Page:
A More Excellent Way

A More Excellent Way


I care deeply for a very diverse group of people. They are teachers, doctors, lawyers, sales reps, caregivers, homemakers, service professionals, counselors, artists, pastors, pastors’ wives; heterosexuals, homosexuals, transsexuals, former homosexuals, still-haven’t-figured-it-out-sexuals; agnostics, Jews, Muslims, Catholics, liberal theologians, Reformed theologians; Republicans, Democrats, Libertarians, and a few who have never voted; former child molesters and abusers, and those who are healing from the effects of molestation and abuse; drug addicts, and those who, by the world’s standards, have never made a wrong decision in their lives.

And I love them all.

One of the reasons that I love them all is one common trait they all possess: loving respect for all of humanity, even those who are very different from them.

The last few months have seen some of the people who I love dearly caricatured and stereotyped, then brutally attacked with both the written and spoken word, either directly and individually, or because of a particular group with whom they identify.

And in case you missed it, sticks and stones may break your bones, but words can permanently damage.

While I was doing yard work this evening, a phrase continually rolled through my head: “A more excellent way.”

You see, friends, there is a more excellent way than the way humanity is treating one another in this season of time. We have drawn sides, demonized all who disagree with us, and agree only on the fact that all issues fall under a “Take No Prisoners” rule of engagement.

So Christians attack Muslims. And vice versa. And heterosexuals attack homosexuals. And vice versa. Republicans attack Democrats. And vice versa. Creationists attack Evolutionists. And vice versa.

But there is a more excellent way, shared with us by the Apostle Paul. Regardless of how you may feel about the Bible, or about Paul, or his theology, or his sexuality, or his missions strategy, we can all agree that his way is, indeed, more excellent.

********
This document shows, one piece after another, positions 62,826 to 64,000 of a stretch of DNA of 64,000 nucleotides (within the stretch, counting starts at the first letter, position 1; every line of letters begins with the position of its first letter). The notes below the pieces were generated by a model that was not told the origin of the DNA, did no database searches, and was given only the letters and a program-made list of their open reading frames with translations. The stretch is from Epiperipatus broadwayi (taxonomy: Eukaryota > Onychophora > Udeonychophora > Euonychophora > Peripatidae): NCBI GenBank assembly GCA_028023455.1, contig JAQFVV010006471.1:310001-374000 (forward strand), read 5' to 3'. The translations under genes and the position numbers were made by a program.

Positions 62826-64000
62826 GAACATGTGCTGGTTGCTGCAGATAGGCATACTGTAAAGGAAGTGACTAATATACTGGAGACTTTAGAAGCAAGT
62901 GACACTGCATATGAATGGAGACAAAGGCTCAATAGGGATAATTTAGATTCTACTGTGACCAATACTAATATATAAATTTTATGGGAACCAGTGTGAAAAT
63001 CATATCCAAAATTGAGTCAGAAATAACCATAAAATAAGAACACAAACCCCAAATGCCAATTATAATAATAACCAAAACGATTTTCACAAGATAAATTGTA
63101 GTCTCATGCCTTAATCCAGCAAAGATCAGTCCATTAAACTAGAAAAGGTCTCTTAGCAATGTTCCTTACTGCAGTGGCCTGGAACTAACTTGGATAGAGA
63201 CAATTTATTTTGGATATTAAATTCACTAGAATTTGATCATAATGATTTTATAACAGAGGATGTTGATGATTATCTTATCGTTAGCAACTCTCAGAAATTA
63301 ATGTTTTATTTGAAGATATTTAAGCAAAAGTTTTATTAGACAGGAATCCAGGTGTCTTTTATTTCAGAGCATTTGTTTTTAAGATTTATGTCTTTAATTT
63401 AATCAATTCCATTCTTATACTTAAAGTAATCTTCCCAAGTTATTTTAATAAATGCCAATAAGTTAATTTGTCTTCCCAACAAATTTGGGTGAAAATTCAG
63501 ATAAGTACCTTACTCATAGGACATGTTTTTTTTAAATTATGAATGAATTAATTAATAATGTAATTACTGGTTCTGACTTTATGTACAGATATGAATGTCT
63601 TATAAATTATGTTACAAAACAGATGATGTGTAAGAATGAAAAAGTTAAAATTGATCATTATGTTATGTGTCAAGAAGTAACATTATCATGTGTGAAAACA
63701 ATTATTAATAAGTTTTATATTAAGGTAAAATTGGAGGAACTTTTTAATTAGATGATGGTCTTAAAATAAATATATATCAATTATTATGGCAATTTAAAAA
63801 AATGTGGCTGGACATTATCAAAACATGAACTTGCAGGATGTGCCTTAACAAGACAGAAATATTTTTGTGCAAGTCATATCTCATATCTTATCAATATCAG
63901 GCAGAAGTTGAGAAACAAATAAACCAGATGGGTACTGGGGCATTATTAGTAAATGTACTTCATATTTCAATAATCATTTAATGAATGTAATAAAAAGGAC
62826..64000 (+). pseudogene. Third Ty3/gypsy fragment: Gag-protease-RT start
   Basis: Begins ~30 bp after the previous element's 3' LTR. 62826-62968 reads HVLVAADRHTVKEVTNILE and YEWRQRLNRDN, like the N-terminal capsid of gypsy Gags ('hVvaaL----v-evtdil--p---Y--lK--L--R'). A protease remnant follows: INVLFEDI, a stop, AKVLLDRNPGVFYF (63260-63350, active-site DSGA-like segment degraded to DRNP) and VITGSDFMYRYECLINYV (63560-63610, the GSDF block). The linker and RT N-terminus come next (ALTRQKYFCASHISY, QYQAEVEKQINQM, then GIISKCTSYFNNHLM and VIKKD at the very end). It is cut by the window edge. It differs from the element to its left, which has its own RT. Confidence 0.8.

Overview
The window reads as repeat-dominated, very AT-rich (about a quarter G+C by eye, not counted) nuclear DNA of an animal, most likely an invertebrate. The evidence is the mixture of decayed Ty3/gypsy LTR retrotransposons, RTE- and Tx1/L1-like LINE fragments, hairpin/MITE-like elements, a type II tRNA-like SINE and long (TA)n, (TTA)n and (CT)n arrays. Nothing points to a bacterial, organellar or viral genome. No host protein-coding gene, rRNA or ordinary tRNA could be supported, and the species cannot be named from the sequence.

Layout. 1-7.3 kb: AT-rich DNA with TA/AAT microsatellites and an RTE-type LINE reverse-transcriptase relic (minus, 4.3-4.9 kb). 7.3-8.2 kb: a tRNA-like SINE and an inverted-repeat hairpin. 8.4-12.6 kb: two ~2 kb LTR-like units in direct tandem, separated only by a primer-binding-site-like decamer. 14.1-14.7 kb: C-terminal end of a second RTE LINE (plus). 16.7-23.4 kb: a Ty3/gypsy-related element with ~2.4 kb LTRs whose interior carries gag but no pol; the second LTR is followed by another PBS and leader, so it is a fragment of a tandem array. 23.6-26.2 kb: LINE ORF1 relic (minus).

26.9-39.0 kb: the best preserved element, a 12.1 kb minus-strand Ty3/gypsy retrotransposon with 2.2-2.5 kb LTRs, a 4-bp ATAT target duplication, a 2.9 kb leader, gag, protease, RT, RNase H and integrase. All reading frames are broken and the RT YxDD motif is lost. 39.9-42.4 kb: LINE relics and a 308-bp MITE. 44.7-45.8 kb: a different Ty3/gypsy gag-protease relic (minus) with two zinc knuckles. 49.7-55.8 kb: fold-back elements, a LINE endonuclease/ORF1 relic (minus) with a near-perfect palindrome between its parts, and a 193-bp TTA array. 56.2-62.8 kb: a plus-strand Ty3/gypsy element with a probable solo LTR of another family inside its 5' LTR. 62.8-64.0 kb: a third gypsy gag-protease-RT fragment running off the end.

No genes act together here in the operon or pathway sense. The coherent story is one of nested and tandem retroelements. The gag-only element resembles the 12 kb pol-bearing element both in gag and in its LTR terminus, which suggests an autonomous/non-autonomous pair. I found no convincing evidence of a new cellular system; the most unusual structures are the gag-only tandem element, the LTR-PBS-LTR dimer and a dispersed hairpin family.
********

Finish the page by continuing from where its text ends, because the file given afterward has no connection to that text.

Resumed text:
24b …But God has put the body together, giving greater honor to the parts that lacked it,
25 so that there should be no division in the body, but that its parts should have equal concern for each other.
26 If one part suffers, every part suffers with it; if one part is honored, every part rejoices with it.
27 Now you are the body of Christ, and each one of you is a part of it… 31 Now eagerly desire the greater gifts. And yet I will show you the most excellent way.
1 If I speak in the tongues[fn] of men or of angels, but do not have love, I am only a resounding gong or a clanging cymbal.
2 If I have the gift of prophecy and can fathom all mysteries and all knowledge, and if I have a faith that can move mountains, but do not have love, I am nothing.
3 If I give all I possess to the poor and give over my body to hardship that I may boast,[fn] but do not have love, I gain nothing.
4 Love is patient, love is kind. It does not envy, it does not boast, it is not proud.
5 It does not dishonor others, it is not self-seeking, it is not easily angered, it keeps no record of wrongs.
6 Love does not delight in evil but rejoices with the truth.
7 It always protects, always trusts, always hopes, always perseveres.
8 Love never fails.
But where there are prophecies, they will cease; where there are tongues, they will be stilled; where there is knowledge, it will pass away.
9 For we know in part and we prophesy in part,
10 but when completeness comes, what is in part disappears.
11 When I was a child, I talked like a child, I thought like a child, I reasoned like a child. When I became a man, I put the ways of childhood behind me.
12 For now we see only a reflection as in a mirror; then we shall see face to face. Now I know in part; then I shall know fully, even as I am fully known.
13 And now these three remain: faith, hope and love. But the greatest of these is love.
1 Corinthians 12-13

Simply put, let’s grow up and love one another.

Some Raw Thoughts on Ministry Formerly Known as Exodus International


Last night I wrote a brief post addressing Exodus International President Alan Chambers’s apology to the LGBTQ community concerning the work of Exodus International.

Literally two minutes after I posted my blog, Exodus issued a press release stating they intended to close their doors and the leadership is establishing a new work known as Reduce Fear.

My initial reaction was simply, “Wow.” And that has been echoed across my social media feeds by people from all perspectives.